Dear all my Best Friends and Fans,
I’m here to tell you that rats have been given a bad rap. First, they are very small and don’t eat much. Second, they are fun to chase. Third, THEY HAVE FEELINGS and are very upset they have been so maligned for so long by you humans.
And now I have proof. So please read this and I won’t say “I told you so.”
Cagebreak! Rats Will Work To Free A Trapped Pal
“Calling someone a “rat” is no compliment, but a new study shows that rats actually are empathetic and will altruistically lend a helping paw to a cage mate who is stuck in a trap. (Do you think my human has ever lent a paw to help a rat get out of a cage? NO! She smiles when the poor little thing is trapped)
Not only will rats frantically work to free their trapped cage mate; they will do so even when there’s a tempting little pile of chocolate chips nearby, the study reveals. Instead of leaving their pal in the trap and selfishly gobbling the candy all by themselves, rats will free their cage mate and share the chocolate.” (My human gobbles up all the chocolate and won’t share with anyone, much less a rat)
“To me that’s absolutely stunning,” says neurobiologist Peggy Mason of the University of Chicago. “The fact that the rat does that is really amazing.” (Ms Mason would share her chocolate)
Mason and her colleagues designed a series of experiments, described in the journal Science, to explore the evolutionary roots of empathy.
They wanted to look at rats because they already knew, from previous work, that rodents can be emotionally affected by the emotions of their cage mates. For example, during lab procedures, mice seem to experience more pain when they see another mouse in pain.
This is called “emotional contagion,” and humans have it too — just think of how one crying baby can make other babies cry. “But in the end, emotional contagion doesn’t take you very far,” says Mason. “It’s an internal experience. It doesn’t actually do anything for another individual.”
Helping A Fellow Rat
So Mason and her colleagues devised a test to see if rats would take the next step and actually try to help out a fellow rat in distress. They took two cage mates, who knew each other, and trapped one of them in a narrow Plexiglas tube. That’s a mild stressor and one the trapped rat doesn’t like (now that’s a stupid observation – what’s to like. . .unless there’s chocolate in the tube)— it would sometimes make an alarm call.
The free rat outside of this tube seemed to immediately “get” the problem and would work to liberate its pal, says Mason.
The free rat would focus its activity on this plastic tube, crawling all over it and biting it, and interact with the trapped rat through little holes in the tube. “And if the trapped rat has a tail poking out, the free rat will actually grab that tail and kind of pull on it,” says Mason.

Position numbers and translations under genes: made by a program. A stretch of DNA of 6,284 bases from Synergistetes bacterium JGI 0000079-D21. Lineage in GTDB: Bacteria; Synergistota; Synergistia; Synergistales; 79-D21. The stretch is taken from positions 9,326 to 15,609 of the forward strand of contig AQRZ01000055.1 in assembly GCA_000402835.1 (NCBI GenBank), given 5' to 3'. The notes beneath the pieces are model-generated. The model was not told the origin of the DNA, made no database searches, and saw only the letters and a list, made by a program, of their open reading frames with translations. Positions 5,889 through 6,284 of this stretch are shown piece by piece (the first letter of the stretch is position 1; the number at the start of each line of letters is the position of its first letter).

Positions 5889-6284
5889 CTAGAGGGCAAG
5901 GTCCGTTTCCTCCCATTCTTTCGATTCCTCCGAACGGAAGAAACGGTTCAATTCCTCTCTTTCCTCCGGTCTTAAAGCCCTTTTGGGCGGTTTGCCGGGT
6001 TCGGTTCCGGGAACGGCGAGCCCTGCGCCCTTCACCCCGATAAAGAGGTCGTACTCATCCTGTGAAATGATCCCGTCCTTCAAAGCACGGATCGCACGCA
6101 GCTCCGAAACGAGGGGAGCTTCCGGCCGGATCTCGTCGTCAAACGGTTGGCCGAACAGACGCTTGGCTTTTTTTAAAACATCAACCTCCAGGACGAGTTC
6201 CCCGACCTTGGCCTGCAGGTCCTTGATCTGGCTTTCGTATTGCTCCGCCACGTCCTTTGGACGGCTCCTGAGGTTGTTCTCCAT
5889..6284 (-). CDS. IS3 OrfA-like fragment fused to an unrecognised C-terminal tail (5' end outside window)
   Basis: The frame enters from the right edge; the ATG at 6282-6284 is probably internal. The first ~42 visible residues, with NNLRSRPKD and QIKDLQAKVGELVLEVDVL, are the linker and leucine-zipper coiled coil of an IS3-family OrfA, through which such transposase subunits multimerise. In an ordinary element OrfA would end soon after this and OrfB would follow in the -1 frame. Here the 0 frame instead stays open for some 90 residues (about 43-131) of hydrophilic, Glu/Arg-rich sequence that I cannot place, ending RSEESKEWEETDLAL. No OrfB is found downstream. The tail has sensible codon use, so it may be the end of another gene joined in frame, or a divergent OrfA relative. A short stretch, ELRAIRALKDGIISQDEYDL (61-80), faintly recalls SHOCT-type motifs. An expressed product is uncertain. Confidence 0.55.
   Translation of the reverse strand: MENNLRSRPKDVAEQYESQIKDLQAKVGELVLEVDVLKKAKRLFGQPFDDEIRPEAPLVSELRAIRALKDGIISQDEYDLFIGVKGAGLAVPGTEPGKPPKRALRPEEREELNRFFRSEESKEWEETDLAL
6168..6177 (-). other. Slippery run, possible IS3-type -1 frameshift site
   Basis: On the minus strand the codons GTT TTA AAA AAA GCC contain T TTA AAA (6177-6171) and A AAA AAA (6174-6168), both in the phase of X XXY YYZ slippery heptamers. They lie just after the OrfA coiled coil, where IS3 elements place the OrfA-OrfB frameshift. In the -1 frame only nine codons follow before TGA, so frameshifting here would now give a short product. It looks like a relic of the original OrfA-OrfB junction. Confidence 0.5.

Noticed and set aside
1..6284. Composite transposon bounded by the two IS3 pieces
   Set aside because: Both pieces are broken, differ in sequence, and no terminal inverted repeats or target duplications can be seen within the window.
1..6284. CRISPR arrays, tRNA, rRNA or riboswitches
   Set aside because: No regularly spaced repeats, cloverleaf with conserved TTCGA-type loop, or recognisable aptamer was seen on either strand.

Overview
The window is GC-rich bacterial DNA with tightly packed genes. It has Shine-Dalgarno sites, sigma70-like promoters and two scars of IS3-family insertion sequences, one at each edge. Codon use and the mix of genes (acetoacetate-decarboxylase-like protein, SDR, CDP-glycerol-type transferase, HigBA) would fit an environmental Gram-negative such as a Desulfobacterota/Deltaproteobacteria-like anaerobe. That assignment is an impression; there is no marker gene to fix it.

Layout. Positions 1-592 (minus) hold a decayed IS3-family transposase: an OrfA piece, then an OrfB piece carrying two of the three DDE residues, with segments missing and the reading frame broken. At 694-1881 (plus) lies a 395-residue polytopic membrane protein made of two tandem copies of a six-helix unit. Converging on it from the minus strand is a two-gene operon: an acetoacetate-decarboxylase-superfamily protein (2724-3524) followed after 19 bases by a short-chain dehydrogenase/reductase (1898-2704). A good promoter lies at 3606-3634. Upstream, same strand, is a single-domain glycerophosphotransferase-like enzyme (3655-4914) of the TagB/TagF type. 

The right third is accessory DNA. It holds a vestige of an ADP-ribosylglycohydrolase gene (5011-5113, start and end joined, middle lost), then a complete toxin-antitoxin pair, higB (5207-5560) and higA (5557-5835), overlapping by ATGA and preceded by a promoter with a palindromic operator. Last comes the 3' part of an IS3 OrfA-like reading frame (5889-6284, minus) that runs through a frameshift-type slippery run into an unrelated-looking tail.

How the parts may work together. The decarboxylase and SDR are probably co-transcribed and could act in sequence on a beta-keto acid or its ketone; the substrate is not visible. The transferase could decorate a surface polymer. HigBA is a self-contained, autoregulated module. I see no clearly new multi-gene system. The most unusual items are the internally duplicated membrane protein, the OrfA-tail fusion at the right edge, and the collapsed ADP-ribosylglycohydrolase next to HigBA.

Eventually, all this activity would lead to the free rat accidentally triggering a door that opened, releasing the trapped animal. The rats quickly learned to purposefully open the door, and during repeated experiments they would do so faster and faster — but only for a trapped rat. They didn’t act this way when the plastic trap was empty or contained a toy rat.
Rats would free their pals even if the experiment was set up so that the other rat was released into a different cage, so that the two rats did not get to interact after the door was opened. This suggests that the door-opener was really trying to aid its fellow rat, and not just working to get a playmate.
A Helping Behavior
The researchers had a question for the rats: What is it worth to you, to free your fellow rat? “Obviously we can’t ask that question verbally, (now that’s a stupid statement, Rats can’t speak English because their tongues get stuck in their buck teeth) so we wanted to ask it in terms that a rat can communicate to us,” says Mason.
So the scientists used chocolate. They put rats into a cage that held two different clear plastic traps. One contained chocolate chips. The other contained the trapped cage mate.
What they found is that the free rats quickly opened both cages, in no particular order. And they did not eat all the chocolate — instead, they shared it with their fellow rat. (I said I won’t say “I told you so” so I won’t)
A ‘Pro-Social’ Behavior
Jeffrey Mogil of McGill University in Montreal, who has studied empathetic behavior in mice, says this is a surprising study.
“You know, it’s one thing to free the trapped rat that might be making alarm calls. It’s quite another thing to share the chocolate chips,” Mogil said. (Would my human share chocolate if I were trapped, I think not)
Even though, in the past, many scientists have assumed that altruistic behavior is something uniquely human, Mogil says we really should not be so surprised to see it in the lowly rat.
Copyright 2011 National Public Radio.
P.S. (The next time you are called a rat. . . Smile and have a piece of chocolate.)